Advocates for New Jerseyans with disabilities worry that the state’s support system still hasn’t fully adjusted to the COVID-19 era, even during a relative lull in the pandemic, let alone what would happen if there’s a second surge of infections in the fall or winter.

New Jerseyans with developmental disabilities have been hit particularly hard by the coronavirus – not just a mortality rate approaching 3% in developmental centers, but also the loss of in-home speech, behavior, occupational and physical therapy during a critical time in their development.

Catherine Chin, executive director of the Alliance for the Betterment of Citizens with Disabilities, said day programs and services remain closed and virtual options don’t work for some. She said support coordinators are telling her about an increase in behavioral issues in family homes.

“We should anticipate that the mass trauma that is COVID-19 has and will lead to increased mental health, PTSD and behavioral issues for individuals with developmental disabilities,” Chin said.

Chin said early intervention services are still only being 50% utilized, with referrals having slowed to a halt as daycares closed and pediatricians saw fewer patients.

“We can’t just get these infants and toddlers services later,” she said. “A kid’s development doesn’t stop just because there is a pandemic.”

New Jersey disability ombudsman Paul Aronsohn said the pandemic has been especially difficult, challenging and damaging for children with intellectual and developmental disabilities.

“Parents tell us the most heartbreaking stories about children falling behind in social skills while engaging increasingly in self-injurious and other dangerous behaviors,” he said.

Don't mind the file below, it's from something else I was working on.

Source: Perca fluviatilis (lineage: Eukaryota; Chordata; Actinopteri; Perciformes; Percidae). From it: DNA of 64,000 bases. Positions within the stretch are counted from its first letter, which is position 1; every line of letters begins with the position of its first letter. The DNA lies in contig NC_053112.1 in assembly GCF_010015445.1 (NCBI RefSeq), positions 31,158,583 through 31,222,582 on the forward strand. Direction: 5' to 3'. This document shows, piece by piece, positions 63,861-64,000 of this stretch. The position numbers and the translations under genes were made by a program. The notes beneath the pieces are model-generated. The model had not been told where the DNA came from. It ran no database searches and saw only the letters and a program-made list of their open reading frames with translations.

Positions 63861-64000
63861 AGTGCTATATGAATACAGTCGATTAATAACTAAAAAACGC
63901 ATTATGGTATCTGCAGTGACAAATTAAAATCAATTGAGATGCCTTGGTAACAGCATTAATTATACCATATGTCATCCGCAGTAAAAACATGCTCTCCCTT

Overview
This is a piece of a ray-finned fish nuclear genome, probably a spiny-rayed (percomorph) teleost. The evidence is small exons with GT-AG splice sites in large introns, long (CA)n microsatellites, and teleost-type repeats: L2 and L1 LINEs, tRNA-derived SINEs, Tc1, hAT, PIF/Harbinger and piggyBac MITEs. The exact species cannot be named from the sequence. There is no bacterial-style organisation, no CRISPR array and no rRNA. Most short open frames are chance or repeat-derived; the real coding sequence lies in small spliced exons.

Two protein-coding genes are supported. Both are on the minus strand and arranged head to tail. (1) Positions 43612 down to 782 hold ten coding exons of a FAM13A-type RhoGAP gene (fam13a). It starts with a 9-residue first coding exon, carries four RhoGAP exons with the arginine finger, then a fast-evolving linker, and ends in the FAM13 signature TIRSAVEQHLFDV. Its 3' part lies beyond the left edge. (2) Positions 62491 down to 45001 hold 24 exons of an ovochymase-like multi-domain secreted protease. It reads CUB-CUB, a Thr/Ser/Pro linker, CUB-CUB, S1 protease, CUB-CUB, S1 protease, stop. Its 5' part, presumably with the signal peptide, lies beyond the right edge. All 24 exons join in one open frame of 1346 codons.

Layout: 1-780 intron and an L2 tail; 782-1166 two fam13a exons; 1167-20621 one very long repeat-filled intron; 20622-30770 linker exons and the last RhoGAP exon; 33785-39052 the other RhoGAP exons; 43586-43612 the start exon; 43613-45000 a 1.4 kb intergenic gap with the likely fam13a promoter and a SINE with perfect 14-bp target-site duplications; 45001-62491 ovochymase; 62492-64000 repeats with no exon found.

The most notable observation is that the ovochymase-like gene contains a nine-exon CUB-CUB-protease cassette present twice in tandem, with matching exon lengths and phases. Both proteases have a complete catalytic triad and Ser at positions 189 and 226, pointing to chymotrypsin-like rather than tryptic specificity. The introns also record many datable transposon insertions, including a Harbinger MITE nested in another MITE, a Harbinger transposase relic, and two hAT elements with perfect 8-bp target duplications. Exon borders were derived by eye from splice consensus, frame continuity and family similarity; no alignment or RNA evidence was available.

Aronsohn said the loss of routine has been compounded by the loss of in-person education and therapies.

“For many of our folks, virtual learning and virtual therapy just doesn’t work,” Aronsohn said. “And the result is not just a lack of progress. In many cases, it is actual regression.”

Peg Kinsell, director of public policy for the SPAN Parent Advocacy Network, said she’s heard from families that haven’t been able to access any of the services they need. She said virtual services aren’t available or aren’t effective in meeting some people’s needs and that the number of families without technology access is worse than people realize.

“Families of children and youth with developmental disabilities have had their whole safety net pulled out from under them,” Kinsell said.

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Sharon Levine, director of governmental affairs and communications for The Arc of New Jersey, said the main thing she’s hearing from families is that the Department of Children and Families has been denying their requests for respite support.

Levine said there is increased demand on DCF for such services: Most special needs summer camps were not held, and extended family can’t help in some cases if they’re older and COVID-vulnerable.

“You have to think about families who may have had low support needs before the pandemic,” Levine said. “Their child with IDD went to school. That’s where they were getting the bulk of what they needed. But now that child’s home full-time, so now they need more help to get by.”

Michael Symons is State House bureau chief for New Jersey 101.5. Contact him at

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